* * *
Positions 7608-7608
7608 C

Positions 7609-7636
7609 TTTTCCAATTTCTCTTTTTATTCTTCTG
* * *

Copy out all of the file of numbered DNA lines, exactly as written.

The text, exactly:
Positions 7608-7608
7608 C

Positions 7609-7636
7609 TTTTCCAATTTCTCTTTTTATTCTTCTG